No cease fire for Hamas

GAZA CITY (AFP) - Palestinian Islamist militant movement Hamas said that it was not bound by the ceasefire announced by Palestinian leader Mahmud Abbas at a Middle East peace summit in Egypt.

Abbas’s declaration “expresses only the position of the Palestinian Authority (news - web sites). It does not express the position of the Palestinian movements,” said Hamas spokesman Mushir al-Masri. In Beirut, Hamas spokesman Osama Hamdaneh said the ceasefire pledge “does not commit the Palestinian resistance.”

(Excerpt) Read more at story.news.yahoo.com

How. Am. I. Not. Suprised?

[quote=gilliam]GAZA CITY (AFP) - Palestinian Islamist militant movement Hamas said that it was not bound by the ceasefire announced by Palestinian leader Mahmud Abbas at a Middle East peace summit in Egypt.
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Fine, if its only their posturing. But, I believe that Abbas is serious about the peace process and will honestly enforce the ceasefire. He must succeed for the sake of Palestine.

If the Palestinians want peace they will turn the Hamas members into Abbas and he will prosicute them. I am not going to hold my breath for this to happen. I think a large portion of Palestinians want to overthrow Israel and take all the land.

[quote=Lance]If the Palestinians want peace they will turn the Hamas members into Abbas and he will prosicute them. I am not going to hold my breath for this to happen. I think a large portion of Palestinians want to overthrow Israel and take all the land.
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Hamas is more popular with the Palestinians than Abbas is.

Mazen wants to win the war against Israel with children, and HAMAS must be stopped because the population weapon is more powerful and nice, it´s like an intoxication with CO, more sweet death , greetings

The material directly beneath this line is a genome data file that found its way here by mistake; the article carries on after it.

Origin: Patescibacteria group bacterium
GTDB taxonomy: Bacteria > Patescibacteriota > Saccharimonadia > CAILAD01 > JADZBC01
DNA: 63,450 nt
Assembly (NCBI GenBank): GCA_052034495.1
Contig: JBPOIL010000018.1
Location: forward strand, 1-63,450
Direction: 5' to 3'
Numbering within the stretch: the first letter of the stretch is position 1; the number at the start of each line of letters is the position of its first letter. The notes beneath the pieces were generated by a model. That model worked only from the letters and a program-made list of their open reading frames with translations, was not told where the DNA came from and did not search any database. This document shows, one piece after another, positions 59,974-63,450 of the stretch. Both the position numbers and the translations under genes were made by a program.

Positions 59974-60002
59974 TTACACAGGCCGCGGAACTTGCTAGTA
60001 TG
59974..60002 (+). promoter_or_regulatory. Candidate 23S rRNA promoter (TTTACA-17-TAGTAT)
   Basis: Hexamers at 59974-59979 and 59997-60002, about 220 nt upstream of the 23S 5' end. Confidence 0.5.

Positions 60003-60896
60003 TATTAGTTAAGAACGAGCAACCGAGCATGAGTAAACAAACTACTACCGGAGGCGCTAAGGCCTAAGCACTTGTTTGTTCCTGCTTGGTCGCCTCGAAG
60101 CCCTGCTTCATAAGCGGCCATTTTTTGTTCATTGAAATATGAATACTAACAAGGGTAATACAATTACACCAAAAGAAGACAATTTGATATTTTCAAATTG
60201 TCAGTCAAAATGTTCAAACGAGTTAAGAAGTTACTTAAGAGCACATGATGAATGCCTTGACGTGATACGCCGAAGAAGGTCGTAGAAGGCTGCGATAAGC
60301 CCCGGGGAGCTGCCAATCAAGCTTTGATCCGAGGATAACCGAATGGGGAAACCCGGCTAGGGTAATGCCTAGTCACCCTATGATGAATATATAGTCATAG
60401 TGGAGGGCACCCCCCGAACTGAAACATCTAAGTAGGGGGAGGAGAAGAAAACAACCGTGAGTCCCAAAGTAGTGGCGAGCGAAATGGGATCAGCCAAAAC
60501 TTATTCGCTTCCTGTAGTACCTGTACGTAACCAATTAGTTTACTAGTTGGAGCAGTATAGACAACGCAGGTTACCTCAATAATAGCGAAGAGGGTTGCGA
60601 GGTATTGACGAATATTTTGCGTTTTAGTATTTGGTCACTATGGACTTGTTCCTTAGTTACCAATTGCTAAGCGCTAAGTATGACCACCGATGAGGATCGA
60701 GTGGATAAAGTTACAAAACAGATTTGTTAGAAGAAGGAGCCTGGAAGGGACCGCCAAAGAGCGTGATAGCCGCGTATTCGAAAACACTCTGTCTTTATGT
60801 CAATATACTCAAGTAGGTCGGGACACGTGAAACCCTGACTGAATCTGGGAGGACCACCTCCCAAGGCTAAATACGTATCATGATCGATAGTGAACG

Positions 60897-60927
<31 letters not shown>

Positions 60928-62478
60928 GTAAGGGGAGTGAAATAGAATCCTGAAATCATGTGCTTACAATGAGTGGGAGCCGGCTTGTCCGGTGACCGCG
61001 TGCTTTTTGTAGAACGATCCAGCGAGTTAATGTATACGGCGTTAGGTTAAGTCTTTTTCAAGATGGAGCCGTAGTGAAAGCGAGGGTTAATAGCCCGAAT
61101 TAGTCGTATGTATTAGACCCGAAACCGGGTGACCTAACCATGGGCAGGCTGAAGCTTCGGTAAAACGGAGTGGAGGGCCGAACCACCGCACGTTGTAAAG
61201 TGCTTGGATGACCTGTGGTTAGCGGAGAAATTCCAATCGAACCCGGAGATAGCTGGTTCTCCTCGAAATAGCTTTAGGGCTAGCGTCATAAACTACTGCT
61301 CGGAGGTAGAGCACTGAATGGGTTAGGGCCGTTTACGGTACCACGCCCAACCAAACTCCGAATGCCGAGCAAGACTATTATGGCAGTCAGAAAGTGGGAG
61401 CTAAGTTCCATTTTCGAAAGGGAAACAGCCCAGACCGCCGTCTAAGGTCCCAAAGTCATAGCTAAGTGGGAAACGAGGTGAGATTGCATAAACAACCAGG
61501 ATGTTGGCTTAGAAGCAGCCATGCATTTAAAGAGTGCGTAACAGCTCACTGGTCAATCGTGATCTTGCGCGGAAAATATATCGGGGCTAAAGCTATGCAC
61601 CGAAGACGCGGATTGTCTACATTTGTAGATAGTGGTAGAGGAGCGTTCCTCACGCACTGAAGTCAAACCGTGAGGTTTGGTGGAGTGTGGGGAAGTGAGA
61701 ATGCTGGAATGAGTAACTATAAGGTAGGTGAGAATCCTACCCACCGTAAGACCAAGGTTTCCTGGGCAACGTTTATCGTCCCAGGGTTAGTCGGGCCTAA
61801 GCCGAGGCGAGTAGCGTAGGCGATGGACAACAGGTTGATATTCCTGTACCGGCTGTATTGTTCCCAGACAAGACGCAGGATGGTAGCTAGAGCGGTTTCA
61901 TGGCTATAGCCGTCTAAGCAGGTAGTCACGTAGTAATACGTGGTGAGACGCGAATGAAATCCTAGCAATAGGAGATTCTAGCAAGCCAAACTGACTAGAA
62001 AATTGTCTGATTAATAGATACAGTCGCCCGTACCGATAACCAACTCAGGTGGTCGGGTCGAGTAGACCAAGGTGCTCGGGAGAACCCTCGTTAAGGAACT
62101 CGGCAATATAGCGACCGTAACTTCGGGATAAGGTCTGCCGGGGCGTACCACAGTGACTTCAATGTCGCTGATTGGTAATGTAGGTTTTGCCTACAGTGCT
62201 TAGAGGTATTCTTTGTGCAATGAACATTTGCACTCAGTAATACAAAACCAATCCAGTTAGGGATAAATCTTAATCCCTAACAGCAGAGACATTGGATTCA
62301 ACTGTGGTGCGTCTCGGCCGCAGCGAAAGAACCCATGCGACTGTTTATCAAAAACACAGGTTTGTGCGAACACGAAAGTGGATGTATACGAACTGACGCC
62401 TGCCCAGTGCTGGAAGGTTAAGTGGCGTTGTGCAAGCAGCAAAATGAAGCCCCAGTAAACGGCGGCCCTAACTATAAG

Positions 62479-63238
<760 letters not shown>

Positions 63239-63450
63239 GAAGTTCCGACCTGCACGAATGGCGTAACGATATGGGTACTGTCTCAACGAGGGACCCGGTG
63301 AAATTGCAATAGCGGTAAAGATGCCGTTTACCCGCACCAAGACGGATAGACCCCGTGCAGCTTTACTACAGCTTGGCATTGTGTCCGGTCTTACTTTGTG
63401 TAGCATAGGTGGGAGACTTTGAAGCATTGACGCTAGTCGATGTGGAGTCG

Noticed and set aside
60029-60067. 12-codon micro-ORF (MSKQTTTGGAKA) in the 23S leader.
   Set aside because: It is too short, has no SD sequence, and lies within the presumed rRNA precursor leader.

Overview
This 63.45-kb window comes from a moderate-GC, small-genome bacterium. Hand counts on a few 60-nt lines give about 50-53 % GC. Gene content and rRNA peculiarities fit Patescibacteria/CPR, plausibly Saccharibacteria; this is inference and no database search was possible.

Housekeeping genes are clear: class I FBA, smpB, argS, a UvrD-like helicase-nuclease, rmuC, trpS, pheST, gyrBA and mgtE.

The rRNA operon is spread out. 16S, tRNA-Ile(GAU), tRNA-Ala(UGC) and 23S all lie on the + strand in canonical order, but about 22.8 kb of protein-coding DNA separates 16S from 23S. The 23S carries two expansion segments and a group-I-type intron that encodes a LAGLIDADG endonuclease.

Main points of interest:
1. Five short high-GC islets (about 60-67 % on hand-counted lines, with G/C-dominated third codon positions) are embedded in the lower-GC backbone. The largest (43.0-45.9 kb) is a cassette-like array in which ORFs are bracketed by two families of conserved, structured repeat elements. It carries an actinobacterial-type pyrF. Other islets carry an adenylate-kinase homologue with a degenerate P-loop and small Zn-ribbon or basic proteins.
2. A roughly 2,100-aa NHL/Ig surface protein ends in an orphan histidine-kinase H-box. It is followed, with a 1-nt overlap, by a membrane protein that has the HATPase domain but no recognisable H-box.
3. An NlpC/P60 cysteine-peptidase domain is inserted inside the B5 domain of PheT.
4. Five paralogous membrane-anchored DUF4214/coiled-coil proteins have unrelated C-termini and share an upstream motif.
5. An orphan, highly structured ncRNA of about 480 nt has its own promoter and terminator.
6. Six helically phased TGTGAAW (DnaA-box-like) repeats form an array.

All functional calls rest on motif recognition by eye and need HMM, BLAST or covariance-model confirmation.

[quote=Richardols]Fine, if its only their posturing. But, I believe that Abbas is serious about the peace process and will honestly enforce the ceasefire. He must succeed for the sake of Palestine.
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Abbas may be serious about the peace process. Hamas is serious about driving the Israelis into the ocean and watching them all drown.

To be fair, the Palestinian Authority doesn’t have the resources to punish Hamas. They don’t have the prisons, the courts, or the police forces for such a job, and they never have. All demands that have hinged on the PA suppressing Hamas have been doomed from the start. Hamas has more money, more recruits, and a much wider range of operation than the PA has. It’s one of the supreme ironies of Israel not supporting the PA more.

Many Palestinians like Hamas, but not because of its war with Israel per se. Hamas has more money to contribute to schools, food, shelter, and general civic improvement than the PA ever has (no thanks the Arafat’s corruption). The Palestinians have basically had a choice between an ineffective figure head who squanders their money while making promises, or a very effective force for social relief that also just happens to run a genocidal terrorist campaign.

Personally I think we have reason to hope that with Arafat gone, the corruption in the PA will be much less, and it will actually be able to win back the support of the Palestinian people by being a real government, rather than a man with a microphone who’s locked in his basement (while his family lives in luxury in France). This might also be a first step in a true joint effort by Israel and Palestine to wipe out Hamas, if Abbas plays his cards right of course.